2018 Award Recipients
2018 Award Recipients
Excellence in Health Psychology Research
Ken Resnicow, PhD
Professor, Health Behavior & Health Education, University of Michigan
By Dawn K. Wilson, PhD, Professor of Psychology, University of South Carolina
Dr. Resnicow is currently the Irwin M. Rosenstock Collegiate Professor of Public Health in the Department of Health Behavior and Health Education at the University of Michigan. He is also Professor of Pediatrics in the School of Medicine, the Associate Director of Outreach and Health Disparities Research at the University of Michigan’s Comprehensive Cancer Center, and the Director of the Center for Health Communications Research.
Professor Resnicow’s work exemplifies excellence in design and evaluation of health promotion and motivational interventions. His is the leading expert in designing culturally sensitive community-based interventions for nutrition, physical activity, and smoking cessation in minority and underserved populations. He specializes in theory-based tailoring including ethnic identity and self-determination theory. He has worked with numerous universities, researchers and practitioners both nationally and internationally and with governmental agencies including NIH and the CDC. Dr. Resnicow has over 500 peer-reviewed publications and has had continuous extramural funding since he began his career in 1987. His all time H-index is 75 and he has over 20 papers that have been cited between 200 to 700 times. His recent work focuses on integrating his unique tailored interventions into patient populations using innovative communication technologies to enhance motivation and compliance with behavioral changes interventions. Resnicow is an insightful and thoughtful colleague, always available to offer very useful advice. He has also mentored numerous students, postdoctoral fellows, junior faculty as well as mid-career and senior faculty with a special emphasis on working to promote those from ethnic minority backgrounds. His mentorship and sincere dedication to scientific excellence have been instrumental to so many colleagues and he has made a tremendous impact especially on the next generation of health psychologists.
Resnicow has also served in many prestigious national leadership roles including being an elected participant of the US Preventive Services Task Force for Behavioral Counseling Interventions Expert Forum, and Chairing the Site Specific Approaches to Prevention and Management of Pediatric Obesity for NIDDK. He has also served on numerous NIH study section panels as well as national advisory boards, including Chairing the Obesity Prevention Task Force for the American Medical Association and Chairing the Steering Committee on Pediatric Diabetes Prevention Trials for NIDDK.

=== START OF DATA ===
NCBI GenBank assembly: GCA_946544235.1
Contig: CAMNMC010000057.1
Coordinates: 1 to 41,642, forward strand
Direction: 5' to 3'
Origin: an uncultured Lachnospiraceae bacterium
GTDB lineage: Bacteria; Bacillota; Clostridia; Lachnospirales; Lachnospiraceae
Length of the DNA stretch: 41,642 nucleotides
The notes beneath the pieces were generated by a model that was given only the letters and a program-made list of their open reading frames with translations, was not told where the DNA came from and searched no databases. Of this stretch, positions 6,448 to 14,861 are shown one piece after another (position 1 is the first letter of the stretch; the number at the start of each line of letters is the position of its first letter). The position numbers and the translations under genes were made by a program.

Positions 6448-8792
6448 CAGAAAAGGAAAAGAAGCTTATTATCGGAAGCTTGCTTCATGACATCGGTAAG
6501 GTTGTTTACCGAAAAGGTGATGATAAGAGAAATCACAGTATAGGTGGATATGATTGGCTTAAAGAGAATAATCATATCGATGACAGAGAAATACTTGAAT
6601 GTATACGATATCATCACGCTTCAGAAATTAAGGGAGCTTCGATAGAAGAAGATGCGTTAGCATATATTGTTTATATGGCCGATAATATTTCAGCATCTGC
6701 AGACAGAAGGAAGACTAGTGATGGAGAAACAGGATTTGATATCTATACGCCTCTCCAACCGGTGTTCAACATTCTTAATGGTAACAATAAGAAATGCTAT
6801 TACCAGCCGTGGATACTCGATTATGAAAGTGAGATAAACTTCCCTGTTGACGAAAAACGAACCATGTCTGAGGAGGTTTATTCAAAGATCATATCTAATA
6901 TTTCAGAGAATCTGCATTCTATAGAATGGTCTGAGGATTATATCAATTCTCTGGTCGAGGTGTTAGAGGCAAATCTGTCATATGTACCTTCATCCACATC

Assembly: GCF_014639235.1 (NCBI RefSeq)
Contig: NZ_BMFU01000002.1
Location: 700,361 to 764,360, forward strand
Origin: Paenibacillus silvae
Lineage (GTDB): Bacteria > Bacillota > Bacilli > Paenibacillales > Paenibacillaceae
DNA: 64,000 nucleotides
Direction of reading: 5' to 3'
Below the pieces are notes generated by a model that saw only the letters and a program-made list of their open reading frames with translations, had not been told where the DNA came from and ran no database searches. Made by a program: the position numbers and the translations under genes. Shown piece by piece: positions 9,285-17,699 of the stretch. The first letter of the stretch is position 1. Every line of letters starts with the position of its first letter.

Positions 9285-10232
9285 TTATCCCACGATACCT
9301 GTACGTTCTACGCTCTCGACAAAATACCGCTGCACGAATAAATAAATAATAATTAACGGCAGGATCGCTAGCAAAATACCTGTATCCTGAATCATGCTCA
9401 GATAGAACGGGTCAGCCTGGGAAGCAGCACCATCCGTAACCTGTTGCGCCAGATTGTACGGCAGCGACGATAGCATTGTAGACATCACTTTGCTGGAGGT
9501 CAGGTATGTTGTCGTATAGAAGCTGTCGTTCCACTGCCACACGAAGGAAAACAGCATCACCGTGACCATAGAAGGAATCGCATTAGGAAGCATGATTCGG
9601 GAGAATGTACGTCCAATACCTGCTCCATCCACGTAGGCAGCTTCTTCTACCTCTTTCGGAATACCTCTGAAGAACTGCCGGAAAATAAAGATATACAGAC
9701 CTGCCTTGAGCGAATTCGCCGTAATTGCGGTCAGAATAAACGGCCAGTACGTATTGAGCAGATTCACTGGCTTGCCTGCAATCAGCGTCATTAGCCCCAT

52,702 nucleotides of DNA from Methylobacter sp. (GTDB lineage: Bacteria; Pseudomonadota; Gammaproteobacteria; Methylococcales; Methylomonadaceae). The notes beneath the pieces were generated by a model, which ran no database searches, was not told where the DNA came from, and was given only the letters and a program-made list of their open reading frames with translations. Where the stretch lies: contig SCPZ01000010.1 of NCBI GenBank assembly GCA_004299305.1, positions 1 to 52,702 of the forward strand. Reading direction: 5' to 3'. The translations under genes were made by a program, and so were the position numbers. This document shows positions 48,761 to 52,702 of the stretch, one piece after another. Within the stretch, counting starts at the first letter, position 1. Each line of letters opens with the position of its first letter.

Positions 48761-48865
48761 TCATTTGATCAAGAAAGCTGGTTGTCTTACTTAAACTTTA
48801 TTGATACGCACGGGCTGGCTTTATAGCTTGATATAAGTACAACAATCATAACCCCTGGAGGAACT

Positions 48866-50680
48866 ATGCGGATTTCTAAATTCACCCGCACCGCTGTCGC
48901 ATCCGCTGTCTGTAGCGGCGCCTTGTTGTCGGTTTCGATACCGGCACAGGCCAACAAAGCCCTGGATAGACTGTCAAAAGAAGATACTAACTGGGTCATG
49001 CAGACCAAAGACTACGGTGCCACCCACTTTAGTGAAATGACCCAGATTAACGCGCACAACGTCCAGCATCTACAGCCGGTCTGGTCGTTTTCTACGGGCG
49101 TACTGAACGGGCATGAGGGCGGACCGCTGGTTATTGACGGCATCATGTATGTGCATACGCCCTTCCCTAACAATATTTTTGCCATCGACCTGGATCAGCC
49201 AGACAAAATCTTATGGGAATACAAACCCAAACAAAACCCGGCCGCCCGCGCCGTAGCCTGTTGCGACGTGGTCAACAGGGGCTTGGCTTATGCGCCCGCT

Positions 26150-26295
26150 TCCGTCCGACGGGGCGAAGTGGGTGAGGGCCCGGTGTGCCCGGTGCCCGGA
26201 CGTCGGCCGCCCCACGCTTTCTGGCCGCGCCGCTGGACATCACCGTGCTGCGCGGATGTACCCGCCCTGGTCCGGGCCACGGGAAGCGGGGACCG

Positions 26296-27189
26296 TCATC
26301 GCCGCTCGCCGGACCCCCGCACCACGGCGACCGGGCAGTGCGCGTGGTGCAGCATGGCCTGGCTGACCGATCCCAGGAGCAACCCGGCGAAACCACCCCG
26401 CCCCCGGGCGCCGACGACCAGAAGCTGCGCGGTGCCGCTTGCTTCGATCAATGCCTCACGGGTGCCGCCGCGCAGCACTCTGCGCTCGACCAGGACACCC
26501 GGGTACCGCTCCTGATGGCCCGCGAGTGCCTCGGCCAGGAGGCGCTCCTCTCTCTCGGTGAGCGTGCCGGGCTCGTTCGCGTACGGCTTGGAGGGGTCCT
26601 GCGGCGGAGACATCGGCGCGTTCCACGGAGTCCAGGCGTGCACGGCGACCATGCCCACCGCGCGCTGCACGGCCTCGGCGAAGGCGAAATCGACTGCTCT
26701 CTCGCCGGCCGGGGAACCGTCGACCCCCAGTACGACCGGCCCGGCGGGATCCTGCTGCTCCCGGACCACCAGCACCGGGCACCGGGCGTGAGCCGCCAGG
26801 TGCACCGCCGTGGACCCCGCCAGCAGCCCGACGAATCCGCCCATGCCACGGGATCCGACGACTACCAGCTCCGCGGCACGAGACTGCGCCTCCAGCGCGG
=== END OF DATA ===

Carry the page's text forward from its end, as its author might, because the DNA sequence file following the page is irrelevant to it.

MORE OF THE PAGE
Please join me in congratulating Dr. Resnicow for the 2018 Excellence in Health Psychology Research Award.
Excellence in Health Psychology Research by an Early Career Professional
Christopher P. Fagundes, PhD
Assistant Professor, Rice University Department of Psychological Sciences
By Janice Kiecolt-Glaser, PhD, Distinguished University Professor, S. Robert Davis Chair of Medicine Director, Institute for Behavioral Medicine Research Professor, Ohio State University Neurological Institute
Working in the area of psychoneuroimmunology, Dr. Fagundes uses theories and methods from social, developmental, and clinical psychology to examine how stress “gets under the skin” to impact diseases of older adulthood such as cardiovascular disease, cancer, and cognitive decline. His theoretical work has focused on the adoption of attachment theory to understand physical health trajectories, particularly in relation to how attachment security can buffer the negative consequences of current and past life stressors.
He has authored more than 75 articles and book chapters. The goal of his current funded work is to understand how attachment insecurity in the context of losing a spouse impacts inflammation, an immune marker that is prognostic for cardiovascular disease, type II diabetes, arthritis, osteoporosis, and Alzheimer’s disease. With a team of collaborators, he is also developing theoretically based interventions to improve the negative physical health consequences of stress. The National Institute of Health funds most of his work.